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DEAF SHEPHERD - "Ae Spark O Nature's Fire" - Greentrax CDTRAX104

Big pipes,little pipes,whistles or fiddle it doesn't matter which instrument this young Scottish band chose to lead with, the result is as lively as a nudist camp full of midges (skye midges at that). Unusually for this type of band, Deaf Shepherd can have two sets of the Great Highland Bagpipe in full banshee at the same time, and when they do they produce a potent brew which really kicks ass. It is not so much a case of "Wake up the neighbours" but "wake up the whole street". This is no one - paced CD though, as with all good bands "Deaf Shepherd" can slow things right down when needed which gives the CD a rounded, complete feel.

Rory Campbell takes the lions share of the piping and proves that he knows his way round them with some fine playing on both types of pipe (a solo piping CD from Rory is "in hand"). He also provides a number of tunes for the band as does the "other" piper Malcolm Stitt and they sit very comfortably amongst such favourites as "John MacDonald's Exercise", "the Ross Battery" and "Lochiels away tae France" which illustrates their quality. Rory on whistle and Malcolm on guitar, bouzouki and Hammond Organ (Georgie Fame needn't start worrying just yet!) give the band a whole load of variations to play with and they make full use of them.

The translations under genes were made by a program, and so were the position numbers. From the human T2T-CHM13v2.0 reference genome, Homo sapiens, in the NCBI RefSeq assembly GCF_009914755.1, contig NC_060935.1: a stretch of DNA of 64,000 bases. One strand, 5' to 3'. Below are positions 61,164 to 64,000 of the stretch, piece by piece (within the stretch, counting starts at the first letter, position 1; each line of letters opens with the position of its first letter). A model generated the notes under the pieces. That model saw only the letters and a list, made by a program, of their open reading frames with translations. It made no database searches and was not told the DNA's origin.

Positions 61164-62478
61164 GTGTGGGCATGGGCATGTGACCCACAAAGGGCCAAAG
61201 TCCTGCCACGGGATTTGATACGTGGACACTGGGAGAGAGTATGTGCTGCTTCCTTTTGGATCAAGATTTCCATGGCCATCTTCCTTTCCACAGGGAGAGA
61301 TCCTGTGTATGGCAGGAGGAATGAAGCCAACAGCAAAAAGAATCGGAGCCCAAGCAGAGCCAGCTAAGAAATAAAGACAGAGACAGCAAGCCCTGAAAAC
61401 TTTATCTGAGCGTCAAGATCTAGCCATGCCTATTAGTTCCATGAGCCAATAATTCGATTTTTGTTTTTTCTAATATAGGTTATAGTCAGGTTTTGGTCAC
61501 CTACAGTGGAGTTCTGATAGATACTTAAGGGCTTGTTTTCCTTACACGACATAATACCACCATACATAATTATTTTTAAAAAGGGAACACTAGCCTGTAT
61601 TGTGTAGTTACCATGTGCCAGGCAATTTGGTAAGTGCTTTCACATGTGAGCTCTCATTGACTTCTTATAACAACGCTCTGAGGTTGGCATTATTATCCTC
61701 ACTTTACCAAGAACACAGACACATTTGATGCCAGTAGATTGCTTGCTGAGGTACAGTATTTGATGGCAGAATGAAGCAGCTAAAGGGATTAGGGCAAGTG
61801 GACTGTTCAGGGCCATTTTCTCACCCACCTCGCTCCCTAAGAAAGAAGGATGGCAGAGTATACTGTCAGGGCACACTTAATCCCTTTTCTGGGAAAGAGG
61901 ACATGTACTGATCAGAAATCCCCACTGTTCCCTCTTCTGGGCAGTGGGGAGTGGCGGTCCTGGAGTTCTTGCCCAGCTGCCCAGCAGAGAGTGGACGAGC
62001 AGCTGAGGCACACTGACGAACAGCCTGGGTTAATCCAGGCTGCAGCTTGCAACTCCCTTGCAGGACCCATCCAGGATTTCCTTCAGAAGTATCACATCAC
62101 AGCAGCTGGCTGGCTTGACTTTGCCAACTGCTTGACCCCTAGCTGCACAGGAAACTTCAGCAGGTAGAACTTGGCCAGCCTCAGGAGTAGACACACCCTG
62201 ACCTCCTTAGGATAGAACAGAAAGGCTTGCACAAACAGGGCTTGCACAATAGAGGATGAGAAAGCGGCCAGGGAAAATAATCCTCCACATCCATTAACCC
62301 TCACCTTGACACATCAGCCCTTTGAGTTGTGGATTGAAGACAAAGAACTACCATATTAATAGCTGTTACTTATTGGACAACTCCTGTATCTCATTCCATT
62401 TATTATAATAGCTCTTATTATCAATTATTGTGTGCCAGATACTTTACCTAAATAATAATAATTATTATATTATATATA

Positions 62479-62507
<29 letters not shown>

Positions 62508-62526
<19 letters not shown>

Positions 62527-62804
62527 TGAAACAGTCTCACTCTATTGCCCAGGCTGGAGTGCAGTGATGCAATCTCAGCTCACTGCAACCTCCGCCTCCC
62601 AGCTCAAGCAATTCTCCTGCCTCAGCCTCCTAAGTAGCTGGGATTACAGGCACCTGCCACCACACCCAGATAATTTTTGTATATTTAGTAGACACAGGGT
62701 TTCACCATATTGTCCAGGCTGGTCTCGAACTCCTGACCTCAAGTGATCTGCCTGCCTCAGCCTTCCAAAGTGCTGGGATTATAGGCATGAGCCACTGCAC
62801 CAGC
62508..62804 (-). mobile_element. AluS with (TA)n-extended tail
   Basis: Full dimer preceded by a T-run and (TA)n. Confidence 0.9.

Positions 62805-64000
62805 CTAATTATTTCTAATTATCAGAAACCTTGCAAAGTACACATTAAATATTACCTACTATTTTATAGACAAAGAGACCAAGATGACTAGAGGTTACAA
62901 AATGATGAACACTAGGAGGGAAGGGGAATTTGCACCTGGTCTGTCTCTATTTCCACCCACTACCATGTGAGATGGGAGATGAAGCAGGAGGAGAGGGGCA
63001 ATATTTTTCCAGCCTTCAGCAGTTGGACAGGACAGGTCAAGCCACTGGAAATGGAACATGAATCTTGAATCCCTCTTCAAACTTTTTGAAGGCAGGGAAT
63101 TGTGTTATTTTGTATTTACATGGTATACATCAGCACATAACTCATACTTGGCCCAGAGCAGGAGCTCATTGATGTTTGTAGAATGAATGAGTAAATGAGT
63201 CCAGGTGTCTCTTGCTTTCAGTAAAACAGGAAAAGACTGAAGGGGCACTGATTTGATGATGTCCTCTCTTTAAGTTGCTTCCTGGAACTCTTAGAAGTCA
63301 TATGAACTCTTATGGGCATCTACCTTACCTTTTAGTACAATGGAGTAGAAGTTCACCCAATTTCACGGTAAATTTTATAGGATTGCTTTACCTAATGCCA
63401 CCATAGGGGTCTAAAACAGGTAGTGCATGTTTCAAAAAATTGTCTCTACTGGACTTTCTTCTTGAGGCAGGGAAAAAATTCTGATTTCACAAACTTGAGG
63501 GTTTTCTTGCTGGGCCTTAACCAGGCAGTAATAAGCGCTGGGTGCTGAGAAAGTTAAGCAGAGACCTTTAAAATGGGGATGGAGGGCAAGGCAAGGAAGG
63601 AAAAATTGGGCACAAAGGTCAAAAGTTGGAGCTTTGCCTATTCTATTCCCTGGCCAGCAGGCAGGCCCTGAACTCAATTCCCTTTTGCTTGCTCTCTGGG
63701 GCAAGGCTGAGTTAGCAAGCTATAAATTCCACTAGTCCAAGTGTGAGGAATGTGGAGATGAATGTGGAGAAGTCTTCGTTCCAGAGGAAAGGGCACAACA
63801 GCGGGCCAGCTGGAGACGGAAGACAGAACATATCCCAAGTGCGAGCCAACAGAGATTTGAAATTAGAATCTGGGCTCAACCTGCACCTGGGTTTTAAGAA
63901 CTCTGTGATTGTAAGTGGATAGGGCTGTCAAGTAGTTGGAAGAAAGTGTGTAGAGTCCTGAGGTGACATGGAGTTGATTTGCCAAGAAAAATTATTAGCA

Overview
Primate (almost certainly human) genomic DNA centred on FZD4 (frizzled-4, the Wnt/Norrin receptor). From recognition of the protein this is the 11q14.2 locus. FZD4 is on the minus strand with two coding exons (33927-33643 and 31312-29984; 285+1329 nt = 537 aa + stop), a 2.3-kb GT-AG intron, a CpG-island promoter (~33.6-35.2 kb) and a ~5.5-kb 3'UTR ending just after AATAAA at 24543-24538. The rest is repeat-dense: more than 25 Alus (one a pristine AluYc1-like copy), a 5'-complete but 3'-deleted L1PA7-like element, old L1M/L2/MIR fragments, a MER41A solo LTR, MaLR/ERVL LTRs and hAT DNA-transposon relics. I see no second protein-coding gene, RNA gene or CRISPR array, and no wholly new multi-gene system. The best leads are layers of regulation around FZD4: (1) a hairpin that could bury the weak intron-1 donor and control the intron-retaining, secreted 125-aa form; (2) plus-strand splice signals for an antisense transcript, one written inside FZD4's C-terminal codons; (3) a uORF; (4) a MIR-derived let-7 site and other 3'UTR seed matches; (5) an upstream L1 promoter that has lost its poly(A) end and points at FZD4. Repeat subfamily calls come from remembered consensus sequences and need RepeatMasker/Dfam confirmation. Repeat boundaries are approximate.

Clare McLaughlin doesn't shy from taking the lead on fiddle and she has a sureness of touch which drives the sets on. It is testament to Malcolm's production that Clare's fiddling is not lost when all hell breaks loose on the pipes. There are three songs on the CD all sung by John Morran. "Logan Braes", "Peggy Gordon" and a new song by Brian Smith and John, "Lost For Words at Sea" are all sensitively delivered by John with a little help from Angus Mclaughlin (whose bodhran playing makes itself known) and Rory.

The band have said that their heroes are the "Tannahill Weavers" and their music reflects that. They have produced a CD which is firmly rooted in the tradition of the Tannahill's and the Battlefield Band and for my money this CD would sit easily in the catalogue of either band, which is no mean achievement. Full marks to this young band for producing a lively and entertaining CD which is a delight to listen to.

Whisky usually gives me "Ae spark o nature's fire" but Deaf Shepherd give the same kick without the hangover in the morning.

Chris MacKenzie
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This album was reviewed in Issue 17 of The Living Tradition magazine.